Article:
Mount Eerie
No Flashlight
(P.W. Elverum & Sun)

"Knowing no one will understand these songs/I try to sing them clearer/Even though no one has ever asked/'What does Mount Eerie mean?'" From the very first line of No Flashlight—the first proper full-length release since abandoning his critically acclaimed Microphones moniker in favor of Mount Eerie—songwriter/producer Phil Elverum builds himself a rather convenient escape hatch; one that he spends the remaining 35 minutes using over and over again. After releasing three consecutive records of masterfully progressive conceptual vision, Elverum's latest (as its title suggests) seems to be more about a search for something than a destination—and through it all, Elverum seems more than comfortable leaving most of us in the dark. Though there are clear conceptual threads running throughout—the dualities of "(2 Lakes)," "(2 Mountains)," and "(2 Moons)"; living in "the world" and in "the night" as some nebulous state of being; nature as metaphor for self-knowledge, etc.—Elverum seems intent on ensuring that "no one will understand these songs" by willfully obscuring them with an impenetrably thick cloud of allegory. To this end, No Flashlight is largely a hushed affair compared to the Microphones' more theatrical bombast—mostly dominated by acoustic (and reserved electric) guitars, hand drums, and whispered vocals—an approach that only compounds the mysterious haze that envelops the record. And though at times frustrating, it's the questions that keep me consistently coming back to No Flashlight. So Phil: what does Mount Eerie mean, anyway? ZP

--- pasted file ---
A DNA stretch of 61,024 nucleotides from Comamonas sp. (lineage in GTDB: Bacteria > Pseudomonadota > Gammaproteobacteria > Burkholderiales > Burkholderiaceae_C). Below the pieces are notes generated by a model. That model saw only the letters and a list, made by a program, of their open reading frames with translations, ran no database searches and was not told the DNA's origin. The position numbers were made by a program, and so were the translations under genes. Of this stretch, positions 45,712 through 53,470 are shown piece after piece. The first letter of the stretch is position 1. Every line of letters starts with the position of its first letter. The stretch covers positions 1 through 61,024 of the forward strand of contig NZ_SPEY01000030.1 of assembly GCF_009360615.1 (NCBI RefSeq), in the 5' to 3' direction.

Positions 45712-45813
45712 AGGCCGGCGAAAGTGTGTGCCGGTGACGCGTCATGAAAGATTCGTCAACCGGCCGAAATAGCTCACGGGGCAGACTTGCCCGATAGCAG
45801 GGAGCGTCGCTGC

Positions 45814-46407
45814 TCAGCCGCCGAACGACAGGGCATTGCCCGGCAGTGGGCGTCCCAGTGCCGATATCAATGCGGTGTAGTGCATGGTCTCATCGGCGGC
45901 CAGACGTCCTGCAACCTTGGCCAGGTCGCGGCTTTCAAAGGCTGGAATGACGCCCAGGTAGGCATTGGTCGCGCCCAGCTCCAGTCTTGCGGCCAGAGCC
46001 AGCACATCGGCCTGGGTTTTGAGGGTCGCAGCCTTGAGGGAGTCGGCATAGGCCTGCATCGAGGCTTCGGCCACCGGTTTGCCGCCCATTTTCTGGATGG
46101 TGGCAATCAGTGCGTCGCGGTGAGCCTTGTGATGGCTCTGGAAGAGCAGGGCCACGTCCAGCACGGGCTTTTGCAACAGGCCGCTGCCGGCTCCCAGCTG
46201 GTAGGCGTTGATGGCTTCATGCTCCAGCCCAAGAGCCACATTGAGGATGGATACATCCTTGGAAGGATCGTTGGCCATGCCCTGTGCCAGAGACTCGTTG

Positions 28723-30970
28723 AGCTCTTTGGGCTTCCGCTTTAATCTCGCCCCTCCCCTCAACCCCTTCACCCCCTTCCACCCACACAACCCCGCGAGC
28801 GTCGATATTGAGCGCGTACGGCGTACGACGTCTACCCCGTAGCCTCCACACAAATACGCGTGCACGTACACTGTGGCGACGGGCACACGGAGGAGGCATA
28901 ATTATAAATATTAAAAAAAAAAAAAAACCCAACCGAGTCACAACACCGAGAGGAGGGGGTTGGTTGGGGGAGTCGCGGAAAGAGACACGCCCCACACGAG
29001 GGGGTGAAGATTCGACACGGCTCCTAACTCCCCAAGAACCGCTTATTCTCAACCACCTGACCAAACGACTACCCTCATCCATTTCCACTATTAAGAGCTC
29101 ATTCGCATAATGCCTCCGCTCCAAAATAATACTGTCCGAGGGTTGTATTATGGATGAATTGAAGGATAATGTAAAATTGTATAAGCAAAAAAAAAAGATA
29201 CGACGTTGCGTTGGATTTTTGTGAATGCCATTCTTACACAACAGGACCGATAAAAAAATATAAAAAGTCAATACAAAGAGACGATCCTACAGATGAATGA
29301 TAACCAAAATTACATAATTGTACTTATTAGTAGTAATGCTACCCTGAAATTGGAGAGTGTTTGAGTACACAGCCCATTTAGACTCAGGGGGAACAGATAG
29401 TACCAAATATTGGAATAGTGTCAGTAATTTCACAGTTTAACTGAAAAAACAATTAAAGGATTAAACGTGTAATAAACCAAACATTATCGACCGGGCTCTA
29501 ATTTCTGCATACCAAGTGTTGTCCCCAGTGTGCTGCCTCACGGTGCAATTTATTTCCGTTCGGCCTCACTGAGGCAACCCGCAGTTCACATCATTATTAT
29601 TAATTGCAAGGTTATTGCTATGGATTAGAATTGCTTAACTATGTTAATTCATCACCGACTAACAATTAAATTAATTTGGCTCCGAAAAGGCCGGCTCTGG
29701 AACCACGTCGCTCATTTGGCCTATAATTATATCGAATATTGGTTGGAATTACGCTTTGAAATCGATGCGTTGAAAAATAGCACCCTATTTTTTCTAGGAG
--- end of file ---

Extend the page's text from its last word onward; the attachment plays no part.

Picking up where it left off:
Quit +/or Fight
(Sub Pop)

Like its cubby, fuzzy, friendly sounding name, Holopaw doesn't wanna fuck; they're totally cool with cuddling tonight. Quit +/or Fight, the band's second rec with Sub Pop, is all Sufjan-ish, Don McLeanish falsettos and sighs that settle beneath the warm, heavy comforter, with purrs and aaahhhs of vibes and bass clarinet. Unlike Sufjan (or even Don McLean, who has his dark side) the Paw never rises above a whisper. But where a lot of all-cotton-and-no-thorns bands can get real monotonous, Holopaw are thinking ahead. Drums sound like drums then alla sudden th-th-th-thump like rabbit feet on the shady forest floor. Non-trad percussion does its best at keeping it non-traditional. Then when we least expect it, cussin' and anti-gov lyrics kick up dust above pop that's cool and smooth as blueberry frozen yogurt and just as sweet. It's unpredictable, and that makes up for the non-varied pace. Still, I've never made it to the end without gettin' nice and mellow and sleepy. ADAM GNADE